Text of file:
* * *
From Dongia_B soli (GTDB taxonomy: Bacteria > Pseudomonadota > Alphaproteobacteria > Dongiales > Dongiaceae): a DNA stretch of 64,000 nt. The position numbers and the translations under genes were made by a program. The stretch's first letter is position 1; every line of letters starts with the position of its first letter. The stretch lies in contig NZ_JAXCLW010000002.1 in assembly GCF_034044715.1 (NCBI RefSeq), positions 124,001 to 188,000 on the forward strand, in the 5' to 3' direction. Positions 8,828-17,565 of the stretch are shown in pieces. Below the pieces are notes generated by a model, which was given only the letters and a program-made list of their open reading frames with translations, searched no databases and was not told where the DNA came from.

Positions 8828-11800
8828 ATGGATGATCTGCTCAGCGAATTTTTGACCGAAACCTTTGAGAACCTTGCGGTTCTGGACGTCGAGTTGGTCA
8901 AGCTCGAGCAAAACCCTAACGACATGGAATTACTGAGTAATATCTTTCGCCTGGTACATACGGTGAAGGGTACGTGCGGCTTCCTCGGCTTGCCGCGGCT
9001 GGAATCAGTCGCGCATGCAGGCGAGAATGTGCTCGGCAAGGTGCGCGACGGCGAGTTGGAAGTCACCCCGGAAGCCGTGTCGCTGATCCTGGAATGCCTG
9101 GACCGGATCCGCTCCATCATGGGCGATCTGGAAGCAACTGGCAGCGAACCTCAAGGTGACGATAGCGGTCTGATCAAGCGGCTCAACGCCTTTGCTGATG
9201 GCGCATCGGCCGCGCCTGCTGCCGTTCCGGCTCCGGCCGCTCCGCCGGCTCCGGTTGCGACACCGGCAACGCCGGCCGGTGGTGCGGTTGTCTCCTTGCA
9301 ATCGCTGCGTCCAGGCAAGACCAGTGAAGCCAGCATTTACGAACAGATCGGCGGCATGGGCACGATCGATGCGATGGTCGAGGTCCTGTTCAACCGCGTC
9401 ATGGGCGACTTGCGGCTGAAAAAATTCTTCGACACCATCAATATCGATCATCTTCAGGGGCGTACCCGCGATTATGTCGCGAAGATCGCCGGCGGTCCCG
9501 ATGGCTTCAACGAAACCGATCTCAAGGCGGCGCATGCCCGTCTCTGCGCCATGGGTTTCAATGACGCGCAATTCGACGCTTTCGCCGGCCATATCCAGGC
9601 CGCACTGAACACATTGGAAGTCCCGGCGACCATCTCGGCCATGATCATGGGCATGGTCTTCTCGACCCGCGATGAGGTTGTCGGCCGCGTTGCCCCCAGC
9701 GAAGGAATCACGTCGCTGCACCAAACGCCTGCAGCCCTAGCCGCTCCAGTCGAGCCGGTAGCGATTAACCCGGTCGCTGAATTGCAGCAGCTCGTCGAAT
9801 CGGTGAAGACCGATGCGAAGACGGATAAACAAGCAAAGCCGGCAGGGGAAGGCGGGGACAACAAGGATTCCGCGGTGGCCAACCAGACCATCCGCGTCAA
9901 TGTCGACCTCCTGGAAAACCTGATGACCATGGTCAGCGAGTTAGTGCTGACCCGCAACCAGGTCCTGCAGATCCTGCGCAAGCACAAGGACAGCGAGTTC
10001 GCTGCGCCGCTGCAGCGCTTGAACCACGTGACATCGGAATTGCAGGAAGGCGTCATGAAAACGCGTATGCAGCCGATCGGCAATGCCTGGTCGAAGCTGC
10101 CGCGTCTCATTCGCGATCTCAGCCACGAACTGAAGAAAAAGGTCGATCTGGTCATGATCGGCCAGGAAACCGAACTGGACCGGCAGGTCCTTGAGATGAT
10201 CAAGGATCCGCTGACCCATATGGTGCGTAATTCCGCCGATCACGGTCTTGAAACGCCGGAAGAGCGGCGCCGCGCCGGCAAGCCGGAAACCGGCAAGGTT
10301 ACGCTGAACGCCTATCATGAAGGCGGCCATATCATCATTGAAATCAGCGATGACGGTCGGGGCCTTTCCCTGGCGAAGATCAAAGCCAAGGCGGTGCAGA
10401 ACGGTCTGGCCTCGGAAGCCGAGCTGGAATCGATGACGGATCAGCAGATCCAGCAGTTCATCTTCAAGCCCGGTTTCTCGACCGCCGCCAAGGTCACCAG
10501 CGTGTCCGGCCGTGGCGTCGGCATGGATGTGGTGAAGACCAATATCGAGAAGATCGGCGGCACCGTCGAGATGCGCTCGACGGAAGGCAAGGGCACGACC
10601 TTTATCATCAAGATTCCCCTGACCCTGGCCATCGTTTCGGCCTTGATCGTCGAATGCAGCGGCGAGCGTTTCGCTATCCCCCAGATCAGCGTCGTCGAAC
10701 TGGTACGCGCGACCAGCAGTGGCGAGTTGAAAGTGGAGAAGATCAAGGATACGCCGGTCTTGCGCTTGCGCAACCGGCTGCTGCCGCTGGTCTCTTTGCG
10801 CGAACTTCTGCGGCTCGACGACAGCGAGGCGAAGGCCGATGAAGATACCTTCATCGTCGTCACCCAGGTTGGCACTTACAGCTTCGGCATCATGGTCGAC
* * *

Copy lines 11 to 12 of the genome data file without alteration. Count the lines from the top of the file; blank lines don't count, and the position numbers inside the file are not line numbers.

9601 CGCACTGAACACATTGGAAGTCCCGGCGACCATCTCGGCCATGATCATGGGCATGGTCTTCTCGACCCGCGATGAGGTTGTCGGCCGCGTTGCCCCCAGC
9701 GAAGGAATCACGTCGCTGCACCAAACGCCTGCAGCCCTAGCCGCTCCAGTCGAGCCGGTAGCGATTAACCCGGTCGCTGAATTGCAGCAGCTCGTCGAAT